Veteran recording engineer and producer employed medley of DPA products for recording and live commentary
International Keyboard Odyssiad® and Festival (IKOF), an annual competition dedicated to promoting the next generation of pianists, tasked the recording engineer and producer Mirko Čanji with recording the intensive five-day event. The engineer recommended the high-resolution, Direct Stream Digital (DSD) in simultaneous 5.0 multichannel and stereo formats, and turned to DPA Microphones to ensure the most accurate recordings.

Seeking the most accurate recording of the master classes, evening concerts and semi-final and final rounds of the event, Čanji, who specializes in chamber and orchestral music arranged a combination of DPA Microphones powered by Grace Design’s m802 remote-controlled microphone preamplifier to do the job. He employed DPA’s d:dicate™ 4006A Omnidirectional Microphones in stereo and surround setups, respectively. He also selected the company’s d:facto™ Vocal Microphones for commentary during the series of events, which took place in the Griffin Concert Hall at the University Center for the Arts at Colorado State University.
“This is the first time in the IKOF’s four-year history that the team decided to record the event, so my goal was far greater than to ‘make a recording.’ I wanted to capture the moment of the performance with such realism that when you listen to the recording you are transported to the concert hall for a visceral experience.” says Čanji. “I chose DPA because of its history, reputation, design, flexibility and, above all, incredible accuracy. The comments from those who heard the live recordings from the event ranged from a speechless gesture and ‘spectacular’ to ‘the best piano recording I’ve ever heard.’ To ensure that this goal was met, I spent a lot of time in the concert hall during rehearsals, analyzing the subtleties of the particular piano and the way it interacted with the acoustics of the hall and determining the ultimate position for the mics. This way, I was able to obtain the most natural sound of the instruments.”

One of the main challenges Čanji had to account for during the festival was the constant shift of the acoustical environment due to changes between venues and piano positioning, among a number of other factors. “Any one of those changes had an impact on the sound of the piano,” he explains. “In addition, the acoustics of the hall were sometimes adjusted to accommodate the artist’s preference. This required me to frequently relocate the microphones, with minimal time for a sound check; so I had to rely on my experience, combined with the reliable and consistent sound of the DPAs. Only the finest microphones stand a chance under such sonic scrutiny.”

When it came time to record the live performances, Čanji used matched stereo pairs of d:dicate™ 4006A Omnidirectional Recording Microphones on shock mounts, which he complemented with a surround arrangement of five matched d:dicate™ 4006A Omnidirectional Recording Microphones. Using DPA’s customizable S5 Surround Mount kit, the engineer arranged the five microphones in a distinct formation that he found to be best-suited for the recording.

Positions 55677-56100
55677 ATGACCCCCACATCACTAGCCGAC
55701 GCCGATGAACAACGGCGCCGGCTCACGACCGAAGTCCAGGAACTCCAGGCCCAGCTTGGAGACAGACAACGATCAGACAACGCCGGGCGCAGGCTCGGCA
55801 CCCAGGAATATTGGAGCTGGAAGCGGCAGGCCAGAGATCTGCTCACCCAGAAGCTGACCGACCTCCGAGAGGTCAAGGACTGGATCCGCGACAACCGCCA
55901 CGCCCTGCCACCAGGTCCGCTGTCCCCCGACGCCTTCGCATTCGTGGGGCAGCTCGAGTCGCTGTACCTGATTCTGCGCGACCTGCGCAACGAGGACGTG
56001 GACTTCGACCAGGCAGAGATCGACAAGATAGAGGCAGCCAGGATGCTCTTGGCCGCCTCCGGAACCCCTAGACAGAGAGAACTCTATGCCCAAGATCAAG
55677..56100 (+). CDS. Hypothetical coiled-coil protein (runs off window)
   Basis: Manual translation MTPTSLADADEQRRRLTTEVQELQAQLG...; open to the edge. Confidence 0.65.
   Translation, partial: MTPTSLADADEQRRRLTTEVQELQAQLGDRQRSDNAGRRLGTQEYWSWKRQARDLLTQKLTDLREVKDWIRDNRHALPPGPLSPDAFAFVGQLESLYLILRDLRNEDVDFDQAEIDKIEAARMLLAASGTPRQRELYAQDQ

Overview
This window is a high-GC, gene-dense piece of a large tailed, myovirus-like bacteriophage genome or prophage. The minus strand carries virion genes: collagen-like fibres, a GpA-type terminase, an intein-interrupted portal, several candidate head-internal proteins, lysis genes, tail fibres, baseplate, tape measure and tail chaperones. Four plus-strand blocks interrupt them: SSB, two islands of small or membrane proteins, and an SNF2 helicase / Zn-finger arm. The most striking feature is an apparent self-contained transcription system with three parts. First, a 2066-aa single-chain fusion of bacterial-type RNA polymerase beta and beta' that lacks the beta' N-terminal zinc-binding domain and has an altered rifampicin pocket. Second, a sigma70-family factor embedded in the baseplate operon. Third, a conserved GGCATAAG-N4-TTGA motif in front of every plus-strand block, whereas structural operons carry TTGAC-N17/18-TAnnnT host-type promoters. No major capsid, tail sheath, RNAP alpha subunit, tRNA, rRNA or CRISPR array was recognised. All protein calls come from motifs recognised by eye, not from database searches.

“The performance of the microphones and the accessories during the festival was impressive,” adds Čanji. “Design-wise, DPA is a perfect blend of form and function. When I want to capture the acoustic environment and preserve the natural imaging of an event such as IKOF, the microphone placement and spacing are critical. The shock mounts perfectly minimized the foot noise and vibration from the stage, while the design of the surround mount was visually consistent with that of the microphones, which made for an aesthetically stunning design in its own right. ”

In addition to using the DPA Recording Microphones to capture the pianos, Čanji selected the company’s d:facto™ Vocal Microphones to project the announcements and subsequent artist interviews, which were also used in the recordings. “The d:facto™ Mics sounded great, and I did not feel a need to do any EQ for the recordings,” concludes Čanji. “In fact, I intentionally stayed away from compression, EQ or any other processing in the audio chain in order to preserve the natural character of the piano. Thanks to the high-resolution DSD recording technology used, the sound that the DPA mics delivered into the signal flow was exactly what came out.”

Headquartered in Fort Collins, Colorado, the IKOF is a non-profit organization that supports the exchange of keyboard students and faculty via scholarships and fellowships, conferences, workshops, master classes and performance opportunities around the world. While the main IKOF competition is hosted annually in the U.S., it is shared with music schools in countries around the world through a network of participating member associates. The IKOF in each member country hosts its own competition and festival under license of the U.S. headquarters, which provides a turnkey operation for distribution to member associates.


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